So, who is that guy?
He or she, is the person who doesn’t ‘get’ what you’re saying. They can’t see the value. They can’t see your point. They frustrate you with questions that show zero understanding of your message.
Why that guy is different
Here’s what makes that guy different, from a prospective client or customer who needs clarification:
That guy is not in the market for whatever you are offering. Their questions come when there’s nothing wrong with the value you provide or the way you explain your value. The problem occurs because that guy is the wrong audience for what you have to say, but they haven’t figured that out.
They’re puzzled. They’re confused. And even though they will never be in the market for what you provide, they feel the need to ask you a series of confusing, frustrating, irrelevant questions.
I found that guy on a blog today
I was prompted to write this, after reading a series of comments left on a blog post. The blogger wrote a compelling, well reasoned piece on the value of building a community. The commenter totally missed the point. He asked the blogger to explain things, which were crystal clear.
The commenter was totally baffled, regardless of how hard the blogger tried to explain her point. He was a fish out of water — the wrong audience for the blogger’s message, yet he insisted on asking half a dozen frustrating, off-topic questions.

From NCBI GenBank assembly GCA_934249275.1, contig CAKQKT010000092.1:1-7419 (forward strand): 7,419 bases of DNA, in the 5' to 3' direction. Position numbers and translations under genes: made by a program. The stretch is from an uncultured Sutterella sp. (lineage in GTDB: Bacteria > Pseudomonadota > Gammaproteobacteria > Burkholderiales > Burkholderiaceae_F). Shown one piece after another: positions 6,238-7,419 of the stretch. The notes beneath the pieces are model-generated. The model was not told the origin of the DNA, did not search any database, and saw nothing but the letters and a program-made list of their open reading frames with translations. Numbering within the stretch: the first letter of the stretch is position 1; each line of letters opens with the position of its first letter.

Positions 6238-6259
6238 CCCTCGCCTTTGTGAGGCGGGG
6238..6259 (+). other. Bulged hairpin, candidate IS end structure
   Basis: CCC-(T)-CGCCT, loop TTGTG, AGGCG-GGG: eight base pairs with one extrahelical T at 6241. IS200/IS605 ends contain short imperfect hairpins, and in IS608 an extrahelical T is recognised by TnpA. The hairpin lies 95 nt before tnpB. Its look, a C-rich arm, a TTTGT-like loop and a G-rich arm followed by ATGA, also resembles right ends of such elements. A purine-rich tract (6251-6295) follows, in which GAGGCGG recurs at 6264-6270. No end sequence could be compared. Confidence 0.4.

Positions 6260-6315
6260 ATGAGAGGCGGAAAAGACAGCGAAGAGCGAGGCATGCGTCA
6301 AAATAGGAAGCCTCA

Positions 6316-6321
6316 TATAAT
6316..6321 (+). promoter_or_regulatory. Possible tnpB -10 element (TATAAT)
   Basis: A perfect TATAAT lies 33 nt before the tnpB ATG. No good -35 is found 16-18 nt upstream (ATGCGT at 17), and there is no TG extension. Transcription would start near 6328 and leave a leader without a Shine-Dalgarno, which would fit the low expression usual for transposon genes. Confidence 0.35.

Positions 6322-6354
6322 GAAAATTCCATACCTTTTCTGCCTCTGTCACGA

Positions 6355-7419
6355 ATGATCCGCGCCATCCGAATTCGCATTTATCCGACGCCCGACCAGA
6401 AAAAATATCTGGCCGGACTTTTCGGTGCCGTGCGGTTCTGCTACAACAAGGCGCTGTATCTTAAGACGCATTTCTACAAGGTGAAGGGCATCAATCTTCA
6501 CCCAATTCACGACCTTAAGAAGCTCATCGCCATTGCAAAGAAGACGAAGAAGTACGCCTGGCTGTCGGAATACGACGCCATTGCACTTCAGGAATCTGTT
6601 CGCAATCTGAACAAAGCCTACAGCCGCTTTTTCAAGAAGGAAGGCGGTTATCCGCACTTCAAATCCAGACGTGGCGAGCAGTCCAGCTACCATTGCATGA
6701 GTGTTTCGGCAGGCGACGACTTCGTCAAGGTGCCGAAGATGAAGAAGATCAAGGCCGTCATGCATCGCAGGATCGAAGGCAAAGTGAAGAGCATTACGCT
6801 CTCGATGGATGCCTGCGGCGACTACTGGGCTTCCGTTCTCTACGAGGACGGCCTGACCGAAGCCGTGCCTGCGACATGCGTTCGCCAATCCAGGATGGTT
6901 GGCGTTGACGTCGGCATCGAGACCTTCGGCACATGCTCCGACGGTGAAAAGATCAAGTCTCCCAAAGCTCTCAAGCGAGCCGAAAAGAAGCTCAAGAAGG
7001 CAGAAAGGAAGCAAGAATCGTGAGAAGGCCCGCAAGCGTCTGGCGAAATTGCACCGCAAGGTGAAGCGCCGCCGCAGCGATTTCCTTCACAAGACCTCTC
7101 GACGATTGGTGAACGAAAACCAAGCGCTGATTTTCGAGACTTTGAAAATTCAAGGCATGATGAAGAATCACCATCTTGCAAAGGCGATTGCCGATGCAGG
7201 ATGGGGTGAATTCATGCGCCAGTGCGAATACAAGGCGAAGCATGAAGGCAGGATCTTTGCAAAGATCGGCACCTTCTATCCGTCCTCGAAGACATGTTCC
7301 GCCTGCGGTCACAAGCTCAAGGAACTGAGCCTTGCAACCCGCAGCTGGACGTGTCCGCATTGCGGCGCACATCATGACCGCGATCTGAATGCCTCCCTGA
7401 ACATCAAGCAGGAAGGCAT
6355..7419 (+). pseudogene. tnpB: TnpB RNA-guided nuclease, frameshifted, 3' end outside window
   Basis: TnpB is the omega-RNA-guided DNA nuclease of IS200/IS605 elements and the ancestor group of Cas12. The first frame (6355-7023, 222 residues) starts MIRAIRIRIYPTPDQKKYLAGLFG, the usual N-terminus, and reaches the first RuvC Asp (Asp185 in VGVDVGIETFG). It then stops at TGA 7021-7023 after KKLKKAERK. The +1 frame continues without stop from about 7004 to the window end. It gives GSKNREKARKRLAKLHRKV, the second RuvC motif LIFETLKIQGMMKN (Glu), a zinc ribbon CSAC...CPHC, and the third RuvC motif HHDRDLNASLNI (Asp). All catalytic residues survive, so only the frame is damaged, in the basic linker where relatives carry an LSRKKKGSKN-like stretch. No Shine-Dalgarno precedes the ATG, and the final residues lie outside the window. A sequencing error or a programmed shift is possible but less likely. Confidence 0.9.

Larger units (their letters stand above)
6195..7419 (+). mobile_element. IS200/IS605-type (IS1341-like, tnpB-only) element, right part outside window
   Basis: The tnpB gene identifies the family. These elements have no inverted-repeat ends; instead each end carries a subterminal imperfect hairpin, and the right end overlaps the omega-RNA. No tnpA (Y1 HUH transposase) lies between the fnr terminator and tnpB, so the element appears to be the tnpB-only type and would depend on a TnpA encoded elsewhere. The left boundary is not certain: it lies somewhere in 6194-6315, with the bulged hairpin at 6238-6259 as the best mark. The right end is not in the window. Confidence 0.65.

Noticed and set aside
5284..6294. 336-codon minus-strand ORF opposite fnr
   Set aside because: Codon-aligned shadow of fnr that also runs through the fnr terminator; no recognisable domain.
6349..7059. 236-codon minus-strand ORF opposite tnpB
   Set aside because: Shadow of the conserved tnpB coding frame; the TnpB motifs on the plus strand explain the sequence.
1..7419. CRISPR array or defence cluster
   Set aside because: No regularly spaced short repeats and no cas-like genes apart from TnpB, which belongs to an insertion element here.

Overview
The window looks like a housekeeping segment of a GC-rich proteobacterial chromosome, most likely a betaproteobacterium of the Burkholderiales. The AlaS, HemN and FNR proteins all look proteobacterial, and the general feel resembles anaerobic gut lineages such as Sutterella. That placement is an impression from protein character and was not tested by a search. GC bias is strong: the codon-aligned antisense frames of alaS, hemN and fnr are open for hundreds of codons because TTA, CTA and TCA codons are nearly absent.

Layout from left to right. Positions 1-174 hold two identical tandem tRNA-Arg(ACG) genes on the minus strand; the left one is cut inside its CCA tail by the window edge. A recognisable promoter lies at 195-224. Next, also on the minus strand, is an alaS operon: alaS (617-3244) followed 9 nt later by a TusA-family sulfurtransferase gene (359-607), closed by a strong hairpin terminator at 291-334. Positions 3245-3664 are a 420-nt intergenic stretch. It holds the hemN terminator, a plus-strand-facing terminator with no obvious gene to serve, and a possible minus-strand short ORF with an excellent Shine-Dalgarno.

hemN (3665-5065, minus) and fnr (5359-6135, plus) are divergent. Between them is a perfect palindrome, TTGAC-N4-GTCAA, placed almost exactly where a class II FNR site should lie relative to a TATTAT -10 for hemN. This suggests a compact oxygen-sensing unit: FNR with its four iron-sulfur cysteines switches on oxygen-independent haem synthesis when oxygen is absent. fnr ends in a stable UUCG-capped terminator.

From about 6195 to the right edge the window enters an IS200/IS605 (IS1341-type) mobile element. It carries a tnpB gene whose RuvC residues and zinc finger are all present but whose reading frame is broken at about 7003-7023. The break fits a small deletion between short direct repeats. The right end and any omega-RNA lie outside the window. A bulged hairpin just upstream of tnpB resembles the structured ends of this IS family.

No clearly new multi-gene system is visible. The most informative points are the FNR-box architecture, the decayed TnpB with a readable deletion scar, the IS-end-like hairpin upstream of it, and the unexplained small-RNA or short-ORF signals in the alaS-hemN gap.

So, how can that guy ruin your marketing?
To avoid questions from that guy, there’s a temptation to dumb down your marketing, so as to address every possible misunderstanding. This fails you on 2 counts:
- By dumbing down your marketing in anticipation of that guy, answering every potential question in advance, you end up with vague, over-long copy. This massively reduces the power of your marketing message. Brevity sells.
- By dumbing down your marketing, you write for that guy and NOT your prospective clients or customers. This is the exact opposite of what marketing is about.
Whether you write the marketing content for your company, are a blogger or a newsletter provider, resist the temptation to write for that guy. Write for your target market. Always.
Clarity is the key
The most effective marketing, is marketing that inspires people to take action. It compels them to buy from you, visit you, hire you, call you or email you. This can only be achieved when you write with clarity, for your ideal profile of client or customer.
Trying to anticipate and answer every misunderstanding, in advance, which that guy comes up with, will detract from your message. It will destroy your marketing. It may also drive you a little crazy.